The Ohio Innocence Project at UC helps free 37th client

The Ohio Innocence Project at Cincinnati Law, the Center for Integrity in Forensic Sciences, and attorney Jim Owen announce that Judge Jeffrey M. Brown, Franklin County Court of Common Pleas, overturned the wrongful conviction of their client Alan Butts on Thursday, December 8, 2022. This ruling led to the release of Butts who served nearly 20 years in prison for a murder he did not commit. Butts is the 37th client in OIP’s 20-year history and third person in 2022 to gain freedom due to the work of the OIP.

A review of the case

In 2003 Butts was convicted in the death of the two-year-old son of his girlfriend, a death authorities and medical experts at the time attributed to violent shaking. Butts faithfully maintained his innocence during the trial and throughout his years of incarceration. Interestingly, at least 26 cases of wrongful conviction around the country have been tied to what was once known as “Shaken Baby Syndrome”. Now called  “Abusive Head Trauma,” the Centers for Disease Control defines it as “a preventable and severe form of physical child abuse that results in an injury to the brain of a child. It is caused by violent shaking and/or with blunt impact, resulting in injury that can cause bleeding around the brain or on the inside back layer of the eyes.”

Many years ago, babies and young children who died with certain types of bleeding within the head and little or no evidence of external injury were thought to have been shaken violently. The culprit was believed to be the last person with the child. Today, much more is known about the variety of conditions that can lead to findings once thought to be symptomatic of shaking. For example, genetic conditions, infections, other diseases, accidents, strokes, bleeding disorders, and more can be the source of this type of bleeding or injury. Noted Judge Brown in his November 14 ruling on this case, the understanding of injury and death attributed to Shaken Baby Syndrome has changed radically since Butts’s conviction in 2003.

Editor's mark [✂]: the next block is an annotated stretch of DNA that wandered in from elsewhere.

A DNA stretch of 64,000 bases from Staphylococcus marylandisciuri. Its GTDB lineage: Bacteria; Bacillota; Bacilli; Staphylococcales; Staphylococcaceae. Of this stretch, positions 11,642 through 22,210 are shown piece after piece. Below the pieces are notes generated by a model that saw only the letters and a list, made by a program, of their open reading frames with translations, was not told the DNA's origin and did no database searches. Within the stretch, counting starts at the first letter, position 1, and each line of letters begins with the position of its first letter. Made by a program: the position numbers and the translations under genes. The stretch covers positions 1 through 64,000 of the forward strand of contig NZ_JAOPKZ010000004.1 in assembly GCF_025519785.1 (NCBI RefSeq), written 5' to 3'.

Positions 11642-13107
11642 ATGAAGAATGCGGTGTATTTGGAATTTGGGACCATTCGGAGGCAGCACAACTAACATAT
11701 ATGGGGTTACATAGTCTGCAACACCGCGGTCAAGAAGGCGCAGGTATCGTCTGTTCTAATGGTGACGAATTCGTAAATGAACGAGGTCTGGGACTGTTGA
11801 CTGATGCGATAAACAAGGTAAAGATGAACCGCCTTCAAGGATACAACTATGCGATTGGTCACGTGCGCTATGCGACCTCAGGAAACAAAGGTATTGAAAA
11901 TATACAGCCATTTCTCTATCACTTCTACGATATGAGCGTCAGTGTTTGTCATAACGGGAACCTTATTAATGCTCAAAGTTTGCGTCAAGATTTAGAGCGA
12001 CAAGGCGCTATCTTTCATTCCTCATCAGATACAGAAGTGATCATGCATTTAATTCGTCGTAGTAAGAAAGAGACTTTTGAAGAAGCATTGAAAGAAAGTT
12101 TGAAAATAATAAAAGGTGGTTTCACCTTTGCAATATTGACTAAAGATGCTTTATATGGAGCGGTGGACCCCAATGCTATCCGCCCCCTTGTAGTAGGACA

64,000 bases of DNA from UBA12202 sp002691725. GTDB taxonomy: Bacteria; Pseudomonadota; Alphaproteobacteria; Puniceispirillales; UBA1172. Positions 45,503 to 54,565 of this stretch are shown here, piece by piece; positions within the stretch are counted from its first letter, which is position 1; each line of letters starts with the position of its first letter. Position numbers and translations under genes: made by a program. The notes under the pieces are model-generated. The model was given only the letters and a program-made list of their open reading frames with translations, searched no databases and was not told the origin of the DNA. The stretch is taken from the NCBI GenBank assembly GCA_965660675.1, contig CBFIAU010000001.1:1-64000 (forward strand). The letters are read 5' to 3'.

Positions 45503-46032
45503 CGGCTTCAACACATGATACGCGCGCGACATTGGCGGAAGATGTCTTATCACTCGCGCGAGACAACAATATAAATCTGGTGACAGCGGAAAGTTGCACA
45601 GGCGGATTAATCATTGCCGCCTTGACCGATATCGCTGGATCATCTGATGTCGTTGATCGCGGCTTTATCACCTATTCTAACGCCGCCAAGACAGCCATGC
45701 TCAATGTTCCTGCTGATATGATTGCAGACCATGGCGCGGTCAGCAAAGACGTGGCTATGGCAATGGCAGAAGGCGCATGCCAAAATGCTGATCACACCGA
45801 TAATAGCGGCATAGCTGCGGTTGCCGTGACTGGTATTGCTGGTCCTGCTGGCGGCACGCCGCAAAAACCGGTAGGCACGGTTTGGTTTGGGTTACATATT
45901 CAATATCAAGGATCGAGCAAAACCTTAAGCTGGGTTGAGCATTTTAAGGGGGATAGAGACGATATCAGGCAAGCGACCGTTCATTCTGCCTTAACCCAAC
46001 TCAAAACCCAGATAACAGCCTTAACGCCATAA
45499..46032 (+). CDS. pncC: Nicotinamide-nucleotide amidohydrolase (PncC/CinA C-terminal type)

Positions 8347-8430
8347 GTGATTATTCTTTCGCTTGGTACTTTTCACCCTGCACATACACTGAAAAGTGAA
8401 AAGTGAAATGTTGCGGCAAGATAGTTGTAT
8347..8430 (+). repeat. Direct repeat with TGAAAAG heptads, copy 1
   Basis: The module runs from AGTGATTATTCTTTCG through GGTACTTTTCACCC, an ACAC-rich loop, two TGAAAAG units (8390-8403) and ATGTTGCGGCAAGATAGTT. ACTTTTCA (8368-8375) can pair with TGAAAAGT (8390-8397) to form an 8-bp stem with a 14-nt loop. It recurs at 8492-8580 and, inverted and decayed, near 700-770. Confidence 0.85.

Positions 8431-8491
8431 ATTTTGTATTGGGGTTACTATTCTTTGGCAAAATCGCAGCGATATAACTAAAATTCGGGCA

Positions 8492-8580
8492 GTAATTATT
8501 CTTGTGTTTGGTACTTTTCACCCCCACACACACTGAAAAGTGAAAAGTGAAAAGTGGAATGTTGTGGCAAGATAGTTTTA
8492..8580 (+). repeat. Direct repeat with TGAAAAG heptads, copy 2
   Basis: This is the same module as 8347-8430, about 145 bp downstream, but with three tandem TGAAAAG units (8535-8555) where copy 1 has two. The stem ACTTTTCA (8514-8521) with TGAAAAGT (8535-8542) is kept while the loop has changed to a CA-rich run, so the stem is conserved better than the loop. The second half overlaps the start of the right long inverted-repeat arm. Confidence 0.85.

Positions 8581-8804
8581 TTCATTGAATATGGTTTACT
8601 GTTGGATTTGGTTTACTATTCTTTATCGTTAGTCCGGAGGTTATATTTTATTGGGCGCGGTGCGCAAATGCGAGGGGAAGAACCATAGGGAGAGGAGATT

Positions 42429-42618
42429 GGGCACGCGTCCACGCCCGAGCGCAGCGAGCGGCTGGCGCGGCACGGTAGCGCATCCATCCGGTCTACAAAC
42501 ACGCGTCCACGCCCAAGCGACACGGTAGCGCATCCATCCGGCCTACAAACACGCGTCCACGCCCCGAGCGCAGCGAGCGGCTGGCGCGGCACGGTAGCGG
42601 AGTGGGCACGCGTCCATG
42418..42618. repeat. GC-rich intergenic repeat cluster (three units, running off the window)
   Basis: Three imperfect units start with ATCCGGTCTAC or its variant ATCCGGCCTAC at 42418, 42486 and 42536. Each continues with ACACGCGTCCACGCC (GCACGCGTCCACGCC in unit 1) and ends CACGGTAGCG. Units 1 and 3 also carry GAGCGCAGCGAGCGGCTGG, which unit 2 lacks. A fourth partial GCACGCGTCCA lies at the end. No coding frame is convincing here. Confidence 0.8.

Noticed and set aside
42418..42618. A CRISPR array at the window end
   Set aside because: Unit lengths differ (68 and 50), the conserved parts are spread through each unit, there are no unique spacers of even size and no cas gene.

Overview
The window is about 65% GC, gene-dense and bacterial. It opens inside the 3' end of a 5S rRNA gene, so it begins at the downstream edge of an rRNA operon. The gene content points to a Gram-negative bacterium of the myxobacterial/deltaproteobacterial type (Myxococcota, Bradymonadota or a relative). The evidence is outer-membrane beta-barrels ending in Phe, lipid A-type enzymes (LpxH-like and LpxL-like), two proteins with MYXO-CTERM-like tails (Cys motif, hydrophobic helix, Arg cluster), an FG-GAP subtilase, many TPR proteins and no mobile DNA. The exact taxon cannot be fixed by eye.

OIP attorney and professor Donald Caster shares a moment with Alan Butts.

OIP attorney and professor Donald Caster shares a moment with Alan Butts. /photo provided by Barry Rowen

Throughout his ordeal, Butts was supported by efforts of OIP Clinical Professor Donald Caster, who litigated the case; Katherine Judson, executive director for the Center for Integrity in Forensic Sciences and one of the nation’s foremost legal experts on shaken baby syndrome; and Jim Owen, Butts’s longtime attorney who helped Butts share his story.

Special thanks to the OIP student fellows who worked on this case over the years. This includes alumni Bennett Herbert ’22, Rebecca Rhein ’22, Chloe Greenawalt ’21, Antwaunette Rzauliyez ’21, Dana Musial ’20, Melissa Berry ’20, Brian Daniels ’14, and Emily St. Cyr ’14; third-year law students Greg Gerbus and Hannah Bogaert; and second-year law students Sarah Froelich and Gianna Valentic.

The Columbus Dispatch covered the story: "Columbus man released on bond after new trial granted in 2002 'shaken baby' case".  

Alan Butts is surrounded by friends and family.

Alan Butts is surrounded by family and friends. /photo provided by Barry Rowen

About the University of Cincinnati College of Law

Founded in 1833, the University of Cincinnati College of Law, home of the Ohio Innocence Project, has the distinction of being the first law school west of the Alleghenies. From humble beginnings 175 years ago in a room above Timothy Walker’s law offices to its home today, Cincinnati Law has been on the leading edge of legal education. Thousands of lawyers have graduated from the law school, and about one-third practice in the Greater Cincinnati community, working in all areas of the law. For more information about the College of Law, visit

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